Kaia Gerber interviewed by her book club guests
Jia Tolentino, Brandon Flynn, Cami Morrone and more put their questions to the bookish model.
Over 2020, wedged somewhere in between a global world-changing pandemic and our endlessly increasingly spiralling screen time, in between creeping political dread and end of the year post-Trumpian optimism, Kaia Gerber turned lockdown towards more wholesome ends, running a book club and interviewing authors via Instagram. We got some of those authors to ask Kaia a few questions about literature, art, representations of modelling, and travelling to the moon…
What’s the last piece of art that moved you? The last piece of art that moved me was a book I read about Paris in the 50s called In the Cafe of Lost Youth by Patrick Modiano. Which medium do you often find yourself returning to? I often find myself returning to literature in one form or another because it touches me in a place most other mediums have yet to. It quiets my mind and the world around me. Is there a piece of art that you’re constantly trying to spread the word about? I think I’m constantly trying to spread the word about art in general, and inspire creativity. When you’re getting to know someone new, is there a piece of art (any medium) you might share to introduce yourself? I almost always give someone I’m getting to know a book that has impacted me a lot and I always ask for a recommendation from them in return. I have found a language through literature that has helped shape some of my closest relationships.
Jennifer Egan’s great Look At Me is one of the only novels I can think of that really uses the interior point of view of a model (and what modelling imparted to her in terms of perception and performance) as the key to a larger story. What’s an aspect of modelling that casual onlookers might not be able to perceive? The perspective of a model isn’t something commonly portrayed in the images we help to create, and I too have struggled to find my voice within the industry. I think an aspect of modelling that casual onlookers might not be able to perceive is all of the time spent behind the scenes to create an image. I see pictures that took so many creative minds, not to mention hours of flights, fittings and preparation to capture, being scrolled past as though they were the same as any iPhone picture. And, while I do think it’s incredible that everyone has the ability to capture a moment at their fingertips, I also believe it is important to differentiate between the two. If you could go to the moon, would you? I would go, just as a reminder of how small we all are, and how we need to take care of our planet so we don’t all have to move to Mars.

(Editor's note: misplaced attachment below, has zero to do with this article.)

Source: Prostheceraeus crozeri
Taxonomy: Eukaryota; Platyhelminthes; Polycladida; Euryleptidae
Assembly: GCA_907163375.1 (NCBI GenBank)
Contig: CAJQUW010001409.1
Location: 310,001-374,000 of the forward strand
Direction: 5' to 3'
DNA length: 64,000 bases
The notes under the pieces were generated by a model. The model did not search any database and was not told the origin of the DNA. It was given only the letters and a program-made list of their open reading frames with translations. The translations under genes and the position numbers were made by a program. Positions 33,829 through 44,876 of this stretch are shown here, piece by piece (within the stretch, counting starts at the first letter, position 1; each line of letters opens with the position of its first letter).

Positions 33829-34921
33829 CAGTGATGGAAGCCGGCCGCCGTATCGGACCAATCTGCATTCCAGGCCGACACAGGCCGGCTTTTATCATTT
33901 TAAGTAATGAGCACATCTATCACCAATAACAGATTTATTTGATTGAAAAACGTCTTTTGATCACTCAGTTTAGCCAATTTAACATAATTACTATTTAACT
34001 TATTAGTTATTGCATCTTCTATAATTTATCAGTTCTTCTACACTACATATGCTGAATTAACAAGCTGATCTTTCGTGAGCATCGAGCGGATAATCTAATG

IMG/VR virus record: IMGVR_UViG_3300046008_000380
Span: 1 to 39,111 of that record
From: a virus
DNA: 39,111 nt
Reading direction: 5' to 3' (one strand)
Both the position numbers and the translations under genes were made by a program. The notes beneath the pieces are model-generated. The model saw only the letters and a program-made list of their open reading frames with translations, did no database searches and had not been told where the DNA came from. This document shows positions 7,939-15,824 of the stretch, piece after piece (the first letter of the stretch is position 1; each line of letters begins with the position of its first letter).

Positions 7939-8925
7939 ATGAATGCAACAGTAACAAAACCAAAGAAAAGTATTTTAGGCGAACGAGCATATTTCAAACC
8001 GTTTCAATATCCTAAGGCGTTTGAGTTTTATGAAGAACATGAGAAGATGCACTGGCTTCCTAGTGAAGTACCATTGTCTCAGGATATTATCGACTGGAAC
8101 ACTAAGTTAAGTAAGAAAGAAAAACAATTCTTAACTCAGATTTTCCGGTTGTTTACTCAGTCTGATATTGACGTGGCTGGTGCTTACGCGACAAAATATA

You’re a voracious reader. If you wrote a novel, what would it be about? I have no idea what my novel will be about, but I know I want to make people cry when reading it. Crying over someone else’s troubles is the closest we can get to empathy and, I believe, one of the greatest gifts of literature. What draws you to a book, and what draws you to a person? Are the qualities the same? What draws me to a book is usually if I think it has something to teach me and emotions to evoke. I guess I could say the same for people.